"I feel like our classes are so, so incredibly whitewashed. You know, we're not taught about our own ancestors. I think that this is really important for community education," Benavides says. "Representation — it's not everything, but it matters. It matters to those looking up to leadership and to see themselves in leadership. And I think it's so great that people who might not be seeing themselves in their textbooks will see themselves in this public art installation in their community."
Throughout the project's development, Pazmino says the mural team has learned a lot about how the San Marcos community stood before becoming known as a college town. They say working to bridge the gap between Texas State and the local community is one of the most beautiful parts of creating the mural.
"As someone who moved here, maybe not even like two years ago, maybe like two and a half years ago, I really don't know much about the community, and that's the same for so many college students," Benavides says. "They really don't know about the actual community of San Marcos; they know about the college part of it. So, I think it's really cool that they're going to drive by and see it and maybe come to the reveal and learn about the people who were here before them."
The QC Meat Market, where the mural is showcased, is located in El Barrio Pescado, a historically predominantly Latinx neighborhood in San Marcos. Pazmino says the mural's location helped the group form an important pillar of togetherness with the surrounding community.
"This has been such a year for talking about the impacts of laws that affect people of color. And, it's like, we need to know that in our local community, that's still pretty new. And that's like also a reminder to why we're doing this and why it's a continuous fight, you know, and not to be too political, but racism still exists," Pazmino says. "And so, I think of this kind of as our form of just being like, you know, there [have] been so many attacks, so many hardships, and this is like more of a celebration for us to remember and continue that fight."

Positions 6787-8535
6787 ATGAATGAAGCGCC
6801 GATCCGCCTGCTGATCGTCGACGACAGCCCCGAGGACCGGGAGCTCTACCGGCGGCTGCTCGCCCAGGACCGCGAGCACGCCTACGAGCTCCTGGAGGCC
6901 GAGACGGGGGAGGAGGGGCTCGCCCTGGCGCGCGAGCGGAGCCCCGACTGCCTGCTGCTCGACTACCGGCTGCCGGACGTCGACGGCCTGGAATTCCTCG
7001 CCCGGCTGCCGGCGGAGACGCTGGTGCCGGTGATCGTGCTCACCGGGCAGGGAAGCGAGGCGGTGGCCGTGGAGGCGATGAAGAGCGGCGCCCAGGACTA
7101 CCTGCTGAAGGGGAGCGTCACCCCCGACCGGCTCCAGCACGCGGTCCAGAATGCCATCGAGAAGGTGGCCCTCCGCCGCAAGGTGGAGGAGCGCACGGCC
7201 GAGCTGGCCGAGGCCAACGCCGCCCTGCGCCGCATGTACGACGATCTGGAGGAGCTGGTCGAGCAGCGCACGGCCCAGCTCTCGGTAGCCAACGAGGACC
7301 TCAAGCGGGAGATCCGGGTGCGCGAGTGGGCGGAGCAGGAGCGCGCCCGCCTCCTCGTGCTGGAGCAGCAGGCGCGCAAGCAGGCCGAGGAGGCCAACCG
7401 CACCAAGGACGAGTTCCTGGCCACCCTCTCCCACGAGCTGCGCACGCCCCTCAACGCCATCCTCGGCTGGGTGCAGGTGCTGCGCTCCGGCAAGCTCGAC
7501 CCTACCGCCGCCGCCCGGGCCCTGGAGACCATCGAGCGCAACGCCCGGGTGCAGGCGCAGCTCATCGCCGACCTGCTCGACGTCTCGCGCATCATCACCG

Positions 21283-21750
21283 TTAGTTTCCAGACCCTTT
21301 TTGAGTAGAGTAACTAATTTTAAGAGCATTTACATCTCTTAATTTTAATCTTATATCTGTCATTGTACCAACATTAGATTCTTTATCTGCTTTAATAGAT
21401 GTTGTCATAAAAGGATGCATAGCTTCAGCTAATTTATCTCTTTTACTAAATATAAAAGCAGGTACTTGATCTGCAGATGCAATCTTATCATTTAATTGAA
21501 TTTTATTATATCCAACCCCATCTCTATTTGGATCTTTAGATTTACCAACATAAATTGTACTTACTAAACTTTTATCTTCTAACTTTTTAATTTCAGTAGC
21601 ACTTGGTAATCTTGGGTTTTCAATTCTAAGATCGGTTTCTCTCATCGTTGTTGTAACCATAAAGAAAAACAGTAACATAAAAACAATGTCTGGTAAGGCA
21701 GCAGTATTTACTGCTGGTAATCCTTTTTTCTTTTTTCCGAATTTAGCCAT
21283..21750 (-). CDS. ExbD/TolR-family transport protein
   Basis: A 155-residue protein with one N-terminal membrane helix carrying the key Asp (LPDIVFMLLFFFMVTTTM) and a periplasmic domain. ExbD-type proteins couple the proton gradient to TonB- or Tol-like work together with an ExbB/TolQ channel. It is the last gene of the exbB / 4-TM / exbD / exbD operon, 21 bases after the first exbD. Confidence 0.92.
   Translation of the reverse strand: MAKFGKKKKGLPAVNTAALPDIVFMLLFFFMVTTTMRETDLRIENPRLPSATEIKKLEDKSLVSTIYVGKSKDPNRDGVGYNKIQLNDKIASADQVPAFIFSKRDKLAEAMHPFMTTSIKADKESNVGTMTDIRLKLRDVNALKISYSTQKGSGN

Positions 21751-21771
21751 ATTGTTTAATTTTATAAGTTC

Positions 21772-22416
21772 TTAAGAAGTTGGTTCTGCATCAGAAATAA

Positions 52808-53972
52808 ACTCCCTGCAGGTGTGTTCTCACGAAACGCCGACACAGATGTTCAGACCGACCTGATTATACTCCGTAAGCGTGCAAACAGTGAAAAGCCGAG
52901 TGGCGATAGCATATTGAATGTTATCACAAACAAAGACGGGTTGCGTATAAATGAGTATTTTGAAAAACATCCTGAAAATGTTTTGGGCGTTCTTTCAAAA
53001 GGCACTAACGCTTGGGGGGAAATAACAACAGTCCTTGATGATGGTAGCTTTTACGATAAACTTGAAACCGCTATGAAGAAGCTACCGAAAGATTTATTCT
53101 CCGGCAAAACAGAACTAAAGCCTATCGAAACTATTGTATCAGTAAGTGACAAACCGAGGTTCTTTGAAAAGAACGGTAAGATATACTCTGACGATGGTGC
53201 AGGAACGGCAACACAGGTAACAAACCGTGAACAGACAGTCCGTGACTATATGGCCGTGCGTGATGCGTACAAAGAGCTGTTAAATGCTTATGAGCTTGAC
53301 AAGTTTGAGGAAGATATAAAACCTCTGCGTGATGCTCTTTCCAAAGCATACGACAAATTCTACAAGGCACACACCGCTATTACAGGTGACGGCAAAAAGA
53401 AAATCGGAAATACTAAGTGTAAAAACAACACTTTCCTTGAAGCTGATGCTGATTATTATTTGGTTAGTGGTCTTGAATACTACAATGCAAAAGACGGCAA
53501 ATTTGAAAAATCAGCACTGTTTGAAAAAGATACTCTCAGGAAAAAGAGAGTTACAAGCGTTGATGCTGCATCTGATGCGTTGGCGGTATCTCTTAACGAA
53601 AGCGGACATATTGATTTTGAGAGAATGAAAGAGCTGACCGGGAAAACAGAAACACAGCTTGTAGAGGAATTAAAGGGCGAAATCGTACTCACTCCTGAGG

While the group recognizes there is always more work to be done to advocate for the Latinx community, Garza-Hernandez says preserving history through art is necessary to show other communities what the Latinx population in San Marcos is capable of.
"More than anything, I think our community as it is now — even some of those that lived through that era — we're losing our elders. And so those histories will be lost if we don't collect them now," Garza-Hernandez says. "And I think [the recognition in the mural] gives our children and grandchildren and great-grandchildren an opportunity to see that we are a community that has made a difference, that we're not just kind of along for the ride, that we have been an example of good citizenry, of hard workers."
The mural's celebratory reveal will take place on Saturday, Aug. 14 from 7-9 p.m. and will feature food, activities for children, music, a reading of a Tomás Rivera poem and speeches from family members of those featured in the mural.
An earlier version of this story misspelled Pauline Espinosa's name and provided incorrect names for Tommy Cuevas Jr. and Ofelia Vásquez Philo. These mistakes have been corrected. The mural's reveal has also been corrected from Aug. 14 from 6-8 p.m. to Aug. 14 from 7-9 p.m. We sincerely apologize for these errors.